United States Ambassador to the European Union Gordon Sondland cited his family’s history fleeing the Nazis before World War II during his opening statement to the House of Representatives’s impeachment hearing on Wednesday.
Sondland explained that being the child of German-Jewish refugees was formative for him. “Like so many immigrants, my family was eager for freedom and hungry for opportunity,” he said. “They raised my sister and me to be humble, hardworking and patriotic, and I am forever grateful for the sacrifices they made on our behalf.”
Sondland, a hotelier who was named ambassador after donating $1 million to President Trump’s inauguration committee, told Congress there was a quid pro quo between Ukrainian president Volodymyr Zelensky achieving a White House meeting with President Trump and the Ukrainian government proceeding on investigations that could damage former vice president Joe Biden.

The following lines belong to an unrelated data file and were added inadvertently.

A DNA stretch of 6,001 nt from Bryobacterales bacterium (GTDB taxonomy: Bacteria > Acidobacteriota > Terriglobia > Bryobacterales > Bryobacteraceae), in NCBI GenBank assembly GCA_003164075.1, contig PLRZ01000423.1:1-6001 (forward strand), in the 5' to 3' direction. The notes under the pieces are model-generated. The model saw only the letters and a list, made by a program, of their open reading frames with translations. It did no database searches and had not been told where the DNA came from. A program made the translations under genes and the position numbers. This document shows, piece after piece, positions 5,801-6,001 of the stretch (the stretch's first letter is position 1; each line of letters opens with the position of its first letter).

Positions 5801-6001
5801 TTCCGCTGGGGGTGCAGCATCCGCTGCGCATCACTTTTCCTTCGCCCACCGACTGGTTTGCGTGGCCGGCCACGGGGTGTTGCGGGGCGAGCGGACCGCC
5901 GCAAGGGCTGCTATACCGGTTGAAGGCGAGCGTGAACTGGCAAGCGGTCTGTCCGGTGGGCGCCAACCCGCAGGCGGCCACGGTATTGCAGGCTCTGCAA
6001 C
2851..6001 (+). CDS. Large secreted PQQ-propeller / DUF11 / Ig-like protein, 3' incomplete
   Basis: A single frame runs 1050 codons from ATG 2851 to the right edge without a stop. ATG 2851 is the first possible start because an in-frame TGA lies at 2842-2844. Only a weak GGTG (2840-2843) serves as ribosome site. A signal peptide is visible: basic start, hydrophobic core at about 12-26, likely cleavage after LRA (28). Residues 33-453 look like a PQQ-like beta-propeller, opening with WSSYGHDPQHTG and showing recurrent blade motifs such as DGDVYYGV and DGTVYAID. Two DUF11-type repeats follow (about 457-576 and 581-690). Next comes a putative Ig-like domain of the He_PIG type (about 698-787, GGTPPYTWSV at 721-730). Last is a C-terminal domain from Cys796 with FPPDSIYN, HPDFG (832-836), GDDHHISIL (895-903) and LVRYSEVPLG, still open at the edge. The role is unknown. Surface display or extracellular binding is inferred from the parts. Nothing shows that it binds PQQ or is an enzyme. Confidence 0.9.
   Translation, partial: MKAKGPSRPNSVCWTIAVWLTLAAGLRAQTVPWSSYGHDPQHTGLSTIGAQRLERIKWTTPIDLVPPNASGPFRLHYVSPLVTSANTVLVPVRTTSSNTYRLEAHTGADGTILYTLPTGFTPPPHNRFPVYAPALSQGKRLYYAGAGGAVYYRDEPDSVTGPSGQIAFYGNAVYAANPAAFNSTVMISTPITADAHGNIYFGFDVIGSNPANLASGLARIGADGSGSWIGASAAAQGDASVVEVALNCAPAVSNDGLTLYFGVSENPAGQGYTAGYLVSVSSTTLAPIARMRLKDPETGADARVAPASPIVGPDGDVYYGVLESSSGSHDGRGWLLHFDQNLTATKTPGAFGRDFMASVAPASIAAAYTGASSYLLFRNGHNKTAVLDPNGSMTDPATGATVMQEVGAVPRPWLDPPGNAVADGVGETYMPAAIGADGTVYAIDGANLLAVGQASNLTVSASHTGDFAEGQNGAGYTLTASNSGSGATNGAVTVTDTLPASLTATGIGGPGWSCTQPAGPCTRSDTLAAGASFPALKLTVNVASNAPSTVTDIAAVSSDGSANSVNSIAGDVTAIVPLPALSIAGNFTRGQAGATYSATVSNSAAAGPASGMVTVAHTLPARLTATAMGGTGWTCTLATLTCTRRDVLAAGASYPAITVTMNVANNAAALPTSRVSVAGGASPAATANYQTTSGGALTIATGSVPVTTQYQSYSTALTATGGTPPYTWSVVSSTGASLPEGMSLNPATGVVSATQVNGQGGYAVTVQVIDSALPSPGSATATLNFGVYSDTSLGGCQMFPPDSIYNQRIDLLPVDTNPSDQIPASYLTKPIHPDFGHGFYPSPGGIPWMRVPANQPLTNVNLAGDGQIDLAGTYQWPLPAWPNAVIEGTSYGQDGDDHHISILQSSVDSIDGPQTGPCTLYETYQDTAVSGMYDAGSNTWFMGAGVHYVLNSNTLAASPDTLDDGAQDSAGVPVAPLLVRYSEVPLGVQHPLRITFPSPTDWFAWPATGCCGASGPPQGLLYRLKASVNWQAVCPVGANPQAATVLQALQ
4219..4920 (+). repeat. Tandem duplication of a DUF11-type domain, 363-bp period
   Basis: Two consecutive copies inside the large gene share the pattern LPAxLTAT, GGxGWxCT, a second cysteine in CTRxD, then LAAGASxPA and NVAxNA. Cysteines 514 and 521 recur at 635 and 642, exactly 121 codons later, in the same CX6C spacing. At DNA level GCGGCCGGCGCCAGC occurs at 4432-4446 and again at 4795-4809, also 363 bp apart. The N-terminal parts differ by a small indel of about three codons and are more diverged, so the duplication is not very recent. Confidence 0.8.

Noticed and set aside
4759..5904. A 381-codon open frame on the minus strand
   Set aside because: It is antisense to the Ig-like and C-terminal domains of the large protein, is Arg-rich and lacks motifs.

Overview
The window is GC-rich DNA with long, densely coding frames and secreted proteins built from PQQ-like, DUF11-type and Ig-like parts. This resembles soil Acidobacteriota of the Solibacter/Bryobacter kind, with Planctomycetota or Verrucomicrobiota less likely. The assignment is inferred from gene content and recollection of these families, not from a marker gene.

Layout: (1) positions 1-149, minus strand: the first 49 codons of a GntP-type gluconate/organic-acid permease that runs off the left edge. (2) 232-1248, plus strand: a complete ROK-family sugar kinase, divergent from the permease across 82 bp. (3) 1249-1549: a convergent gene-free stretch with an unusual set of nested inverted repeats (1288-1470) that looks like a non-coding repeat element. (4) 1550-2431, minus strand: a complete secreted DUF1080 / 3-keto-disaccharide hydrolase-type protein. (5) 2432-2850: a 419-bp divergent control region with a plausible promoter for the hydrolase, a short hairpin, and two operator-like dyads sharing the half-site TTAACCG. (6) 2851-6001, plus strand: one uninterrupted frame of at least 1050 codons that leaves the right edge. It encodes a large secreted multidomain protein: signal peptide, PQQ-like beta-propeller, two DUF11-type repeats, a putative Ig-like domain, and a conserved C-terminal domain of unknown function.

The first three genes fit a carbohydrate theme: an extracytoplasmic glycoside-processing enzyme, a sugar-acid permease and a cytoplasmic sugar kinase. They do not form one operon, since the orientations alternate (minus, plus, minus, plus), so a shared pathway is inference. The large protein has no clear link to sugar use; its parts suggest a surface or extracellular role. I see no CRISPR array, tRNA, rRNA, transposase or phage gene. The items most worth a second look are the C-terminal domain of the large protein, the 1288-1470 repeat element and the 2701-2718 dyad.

Sondland’s testimony came a day after the appearance of Lt. Col. Alexander Vindman, who like Sondland was the son of European Jewish refugees, in his case from the former Soviet Union.
Vindman said that he joined the military because he “wanted to spend my life serving the nation that gave my family refuge from authoritarian oppression,” and reassured his father that he would not face negative consequences for testifying because “this is America.”
The Army has since given his family 24-hour police protection after Trump accused him of being politically biased against him.